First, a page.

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There is a lot to be said for the old idea that we’re stronger together. Particularly now when times are tough for many, the idea that clubbing together to save money as a community could help with costs and budgets is very appealing indeed. People power could not only give you the means to cut the costs of your essentials but also help bypass the more expensive commercial options that don’t necessarily deliver better results. So, where could you save money as a community?
With the cost of energy always increasing and some providers putting prices up by 10% this year it sometimes feels like it’s difficult to see a way out of those huge quarterly bills. However, joining an energy and fuel savings club could give you other options than just to accept the prices you’re quoted or go elsewhere. Using the process of ‘collective switching’ it’s possible to negotiate a better tariff on behalf of a group of consumers than you’d ever be able to get on an individual basis. So, club together with others on your street – or joining a local energy club – and see what you could save as a community. You may find your local council may run such a club e.g. Solihull
Cars – buying them and running them – are another big expense for most people. There are many ways to leverage the power of the community to cut the cost of what you spend on getting from A to B on four wheels. Car pooling and ride sharing are the simplest ways to start. Apps such as Waize use modern tech to solve the issue of cost to consumers, as well as the impact on the environment – its tag line is “Too many cars. So many empty seats. Let’s fix that.” You can ‘rent out’ space in your own car or borrow a seat in someone else’s via apps like this. If you’d like to cut the cost of owning a vehicle altogether then just rent one instead. While traditional rental companies might have high prices and punitive damage policies there’s a whole new wave of apps, such as Turo, which allow you to just rent from another car owner in your community instead.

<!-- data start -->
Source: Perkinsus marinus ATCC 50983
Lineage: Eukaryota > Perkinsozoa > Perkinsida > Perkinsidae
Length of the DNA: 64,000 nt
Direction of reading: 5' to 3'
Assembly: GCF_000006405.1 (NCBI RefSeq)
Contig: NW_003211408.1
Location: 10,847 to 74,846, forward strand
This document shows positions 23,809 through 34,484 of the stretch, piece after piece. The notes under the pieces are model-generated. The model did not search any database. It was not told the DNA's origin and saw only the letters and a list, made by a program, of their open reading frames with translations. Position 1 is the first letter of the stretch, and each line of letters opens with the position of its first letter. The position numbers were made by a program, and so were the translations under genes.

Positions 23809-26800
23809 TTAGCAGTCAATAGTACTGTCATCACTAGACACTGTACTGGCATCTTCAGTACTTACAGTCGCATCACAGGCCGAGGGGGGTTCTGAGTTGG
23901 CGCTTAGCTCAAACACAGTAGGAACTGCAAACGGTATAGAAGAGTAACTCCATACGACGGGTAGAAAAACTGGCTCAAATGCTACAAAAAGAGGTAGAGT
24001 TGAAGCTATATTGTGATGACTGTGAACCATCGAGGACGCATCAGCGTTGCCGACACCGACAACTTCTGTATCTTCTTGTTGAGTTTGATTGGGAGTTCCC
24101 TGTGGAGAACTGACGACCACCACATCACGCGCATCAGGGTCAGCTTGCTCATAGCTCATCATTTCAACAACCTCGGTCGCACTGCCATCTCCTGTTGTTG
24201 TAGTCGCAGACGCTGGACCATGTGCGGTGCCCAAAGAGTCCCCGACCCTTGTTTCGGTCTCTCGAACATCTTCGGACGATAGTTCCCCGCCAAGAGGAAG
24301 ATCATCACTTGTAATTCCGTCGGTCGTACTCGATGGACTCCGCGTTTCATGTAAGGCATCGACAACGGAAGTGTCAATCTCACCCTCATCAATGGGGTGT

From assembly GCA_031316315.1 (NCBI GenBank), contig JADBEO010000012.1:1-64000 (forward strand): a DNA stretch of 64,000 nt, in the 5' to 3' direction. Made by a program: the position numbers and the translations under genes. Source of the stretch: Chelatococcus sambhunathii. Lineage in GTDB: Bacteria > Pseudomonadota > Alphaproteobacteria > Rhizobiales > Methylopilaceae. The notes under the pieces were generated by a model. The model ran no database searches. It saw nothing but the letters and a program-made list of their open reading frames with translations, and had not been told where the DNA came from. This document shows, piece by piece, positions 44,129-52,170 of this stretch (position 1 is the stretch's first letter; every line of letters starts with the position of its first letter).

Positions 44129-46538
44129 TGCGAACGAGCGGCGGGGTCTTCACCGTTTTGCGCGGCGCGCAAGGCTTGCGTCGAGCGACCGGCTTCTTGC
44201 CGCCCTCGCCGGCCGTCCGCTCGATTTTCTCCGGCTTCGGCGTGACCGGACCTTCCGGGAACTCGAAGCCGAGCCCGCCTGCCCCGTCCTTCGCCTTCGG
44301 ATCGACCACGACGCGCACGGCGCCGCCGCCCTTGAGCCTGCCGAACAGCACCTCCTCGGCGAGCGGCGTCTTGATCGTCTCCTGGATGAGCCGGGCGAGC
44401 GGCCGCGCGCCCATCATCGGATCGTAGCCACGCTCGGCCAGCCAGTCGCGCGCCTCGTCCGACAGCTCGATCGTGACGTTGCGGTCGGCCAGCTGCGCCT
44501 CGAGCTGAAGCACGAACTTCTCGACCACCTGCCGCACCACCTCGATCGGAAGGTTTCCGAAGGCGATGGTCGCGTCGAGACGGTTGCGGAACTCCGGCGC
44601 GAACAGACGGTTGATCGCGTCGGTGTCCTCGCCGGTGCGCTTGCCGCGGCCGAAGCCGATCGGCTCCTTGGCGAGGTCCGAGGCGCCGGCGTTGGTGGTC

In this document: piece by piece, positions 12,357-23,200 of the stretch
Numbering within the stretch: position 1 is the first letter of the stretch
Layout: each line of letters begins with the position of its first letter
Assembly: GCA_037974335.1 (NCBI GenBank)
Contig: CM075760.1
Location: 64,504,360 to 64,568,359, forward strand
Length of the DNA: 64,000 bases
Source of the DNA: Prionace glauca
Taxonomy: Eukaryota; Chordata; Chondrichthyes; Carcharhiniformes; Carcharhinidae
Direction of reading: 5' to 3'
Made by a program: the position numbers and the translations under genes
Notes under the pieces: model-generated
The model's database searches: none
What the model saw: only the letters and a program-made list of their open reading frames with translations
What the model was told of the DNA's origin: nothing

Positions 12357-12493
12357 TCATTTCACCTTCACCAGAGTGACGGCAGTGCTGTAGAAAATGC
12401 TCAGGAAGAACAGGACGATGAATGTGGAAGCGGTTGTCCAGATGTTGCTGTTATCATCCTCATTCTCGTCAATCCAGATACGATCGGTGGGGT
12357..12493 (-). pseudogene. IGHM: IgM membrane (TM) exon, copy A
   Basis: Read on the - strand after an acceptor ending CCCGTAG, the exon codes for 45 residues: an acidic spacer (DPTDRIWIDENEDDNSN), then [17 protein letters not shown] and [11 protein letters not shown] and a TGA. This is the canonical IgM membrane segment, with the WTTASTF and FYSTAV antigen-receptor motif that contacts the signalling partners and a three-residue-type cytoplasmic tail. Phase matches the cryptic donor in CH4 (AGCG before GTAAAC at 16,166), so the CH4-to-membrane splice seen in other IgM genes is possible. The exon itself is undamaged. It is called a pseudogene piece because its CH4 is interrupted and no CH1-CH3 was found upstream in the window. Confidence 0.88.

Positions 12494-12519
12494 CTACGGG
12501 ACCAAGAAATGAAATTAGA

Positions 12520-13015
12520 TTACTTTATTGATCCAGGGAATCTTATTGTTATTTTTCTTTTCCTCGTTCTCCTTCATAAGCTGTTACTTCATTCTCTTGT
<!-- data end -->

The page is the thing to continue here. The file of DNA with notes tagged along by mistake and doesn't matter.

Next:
Although no one really goes to a neighbour to borrow a cup of sugar anymore, the principle that a local community could pool resources to help each other save cash is a sound one. Everything from garden furniture, to fondue sets and children’s’ clothes or toys can be recycled and reused within the community to save everyone money. There are many websites and apps springing up now to take advantage of this newly emerging community mindset. Streetbank is “one of the 50 websites you can’t live without” according to the Times newspaper. It gives neighbourhoods the opportunity to pool all sorts of resources, from sharing items like power drills, to giving unwanted furniture away. Plus, you can share skills such as plumbing to help neighbours keep their costs down – and they might well return the favour when you need a helping hand.
How much of your wardrobe do you really wear? Whether you’ve got a closet packed full of designer buys or you’re a more modest purchaser, you could make some cash from opening up your wardrobe to others. Online communities like Rentez-vous allow anyone to rent out their wardrobe. They work on the old school basis of sharing clothes with friends (and siblings) – except this time there’s a financial incentive and a wider pool of people involved. The renter gets to make a little cash from an item otherwise sitting unused in the wardrobe and the rentee gets to wear that perfect outfit on that perfect occasion without paying full price. A 2016 Marks & Spencer survey found that Brits only wear 44% of what’s in our wardrobes – which leaves more than half of our clothes rarely getting an airing and ripe for renting.
Before they became hunting grounds for TV shows, car boot sales provided a cheap way for local communities to recycle and reuse. Shpock is an app that has taken this idea and updated it for the modern world and has become incredibly popular. It provides an online car boot sale where anyone can list anything for sale or give away to a local community. You’ll find everything on there, from ironing boards to trainers, and at prices significantly lower than buying new. Plus, as the person you’re buying from (or selling to) is just around the corner, there’s no need to think about shipping costs.
Alex Hartley is a keen advocate of improving personal finance skills. She's worked at Solution Loans since 2014 and written hundreds of articles about how people can manage their money better. Her interest in personal finance goes way back to...Read about Alex Hartley
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